And maybe that is my problem with this otherwise great game. Everything it offers, works. The only thing that doesn't work in Muramasa is that it is lacking.

The combat is simple and fun, where you control your character to fluidly slash through all the enemies that appear in the random battles. But it's missing any depth aside from jumping, running, slashing, and the powerful change of swords and special abilities. I love how the swords each have their own little power, but these powers are often repeated in stronger swords and there are only two sword types to control (blade and long blade). Slashing and comboing throughout an entire battle is fun, but it doesn't take a whole lot of effort to get really good at it. Sure, the enemies get stronger and the numbers all get bigger as the game goes on, plus the boss battles are all amazing spectacles and pretty challenging. But the level of difficulty never really increases. Not to mention the fighting is incredibly simple to begin with. Another slight problem is that the enemies are often pushed offscreen when you attack them, so it can be annoying to have to wait for them to come back onscreen so you can fight them again.

The process of building your character is a cool idea. Collect the soul flames throughout the land while eating enough to gain spirit (just don't get too full!). As long as your strength and vitality (which builds from leveling up, along with HP) is high enough, you can create new, stronger swords. The grid that is used for you to track your sword-making process should have allowed us to zoom in and out, though. Going along with that, the map is very handy, but it also should have allowed us to zoom in and out. It's another small subtraction from the game that could have easily been added on.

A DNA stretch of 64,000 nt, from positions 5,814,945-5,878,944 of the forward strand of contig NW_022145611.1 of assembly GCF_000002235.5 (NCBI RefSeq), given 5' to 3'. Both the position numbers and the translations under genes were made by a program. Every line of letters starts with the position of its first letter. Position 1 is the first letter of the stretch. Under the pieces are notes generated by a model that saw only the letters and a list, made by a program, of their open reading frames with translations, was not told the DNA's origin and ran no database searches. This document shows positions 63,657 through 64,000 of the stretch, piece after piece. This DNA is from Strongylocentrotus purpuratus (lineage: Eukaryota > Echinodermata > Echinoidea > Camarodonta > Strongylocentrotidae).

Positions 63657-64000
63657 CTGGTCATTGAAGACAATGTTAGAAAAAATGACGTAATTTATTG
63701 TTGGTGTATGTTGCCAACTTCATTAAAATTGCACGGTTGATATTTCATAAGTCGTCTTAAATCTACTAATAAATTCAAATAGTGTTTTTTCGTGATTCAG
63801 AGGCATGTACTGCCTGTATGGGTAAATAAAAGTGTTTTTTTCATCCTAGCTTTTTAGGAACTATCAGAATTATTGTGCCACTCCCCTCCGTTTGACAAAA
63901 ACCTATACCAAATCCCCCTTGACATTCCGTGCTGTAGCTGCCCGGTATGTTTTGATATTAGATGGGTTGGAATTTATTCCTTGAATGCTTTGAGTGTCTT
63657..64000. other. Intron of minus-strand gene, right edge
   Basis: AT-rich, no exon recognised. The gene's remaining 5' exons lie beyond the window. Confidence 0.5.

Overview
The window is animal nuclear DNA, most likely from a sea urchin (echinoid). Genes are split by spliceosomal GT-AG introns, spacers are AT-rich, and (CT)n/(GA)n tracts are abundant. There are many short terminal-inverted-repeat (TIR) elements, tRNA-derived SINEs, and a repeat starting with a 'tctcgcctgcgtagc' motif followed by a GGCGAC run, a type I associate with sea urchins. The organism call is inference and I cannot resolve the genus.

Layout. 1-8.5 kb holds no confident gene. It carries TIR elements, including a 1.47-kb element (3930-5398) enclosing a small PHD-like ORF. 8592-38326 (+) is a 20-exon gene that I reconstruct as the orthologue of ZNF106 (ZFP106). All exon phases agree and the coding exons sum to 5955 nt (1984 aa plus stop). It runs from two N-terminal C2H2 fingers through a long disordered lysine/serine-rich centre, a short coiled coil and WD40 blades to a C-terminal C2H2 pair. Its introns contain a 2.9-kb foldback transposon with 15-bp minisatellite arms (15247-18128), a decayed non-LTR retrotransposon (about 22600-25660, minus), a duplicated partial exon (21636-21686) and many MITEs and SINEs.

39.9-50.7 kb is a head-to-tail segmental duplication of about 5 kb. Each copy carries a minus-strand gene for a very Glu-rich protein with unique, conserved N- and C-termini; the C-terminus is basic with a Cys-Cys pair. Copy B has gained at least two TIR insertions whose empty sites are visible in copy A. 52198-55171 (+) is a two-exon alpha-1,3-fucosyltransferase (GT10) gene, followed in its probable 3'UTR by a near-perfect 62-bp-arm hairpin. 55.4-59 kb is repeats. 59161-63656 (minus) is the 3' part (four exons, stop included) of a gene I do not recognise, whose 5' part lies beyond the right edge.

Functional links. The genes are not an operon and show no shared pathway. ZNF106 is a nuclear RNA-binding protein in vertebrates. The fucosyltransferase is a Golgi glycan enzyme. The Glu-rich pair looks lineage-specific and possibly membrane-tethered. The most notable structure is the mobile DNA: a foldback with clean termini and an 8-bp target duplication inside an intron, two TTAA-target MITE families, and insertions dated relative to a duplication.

Following in the footsteps of the 2-D Metroid and Castlevania games, Muramasa encourages its players to explore their surroundings. This is fun for the simple fact that you get to look at the beautiful graphics a lot, but since they repeat all the time, the “exploration” aspect of this game is a simple excuse to tack unnecessary hours onto the game clock. Not only that, the rewards you get are never as fulfilling as they are from Metroid or Castlevania. I came all this way for some lame item that allows me to escape from a battle? Laaame. What's worse, the game's exploration is often quite the opposite—backtracking… and lots of it.

So looking at the entire picture of Muramasa, I feel that this game's gameplay only makes it halfway. It has an awesomely simple and engaging interface, especially in the combat, but it's missing a lot (or isn't missing enough, in regards to the backtracking). The gameplay is fun once you turn it on, but fun is as far as it goes—for the most part, it's not very deep or engaging.
GAMEPLAY: 5.5/10

You can play through each story once in less than 20 hours. Both stories have multiple endings and multiple difficulties, though. There are also lots of areas to explore and over 100 swords to create between the two characters. But with a game this simple, doing all there is to do will only be for the most devoted players.

If you like 2-D sidescrolling action/RPGs, then you will like Muramasa: The Demon Blade. I like 2-D sidescrolling action/RPGs, and I therefore like this game. It's nothing for the history books of gaming, but it works for what we are playing this generation.
OVERALL: 6.4/10

Thanks for reading =)

Reviewer's Rating:   3.0 - Fair

Originally Posted: 05/12/10

Game Release: Muramasa: The Demon Blade (US, 09/08/09)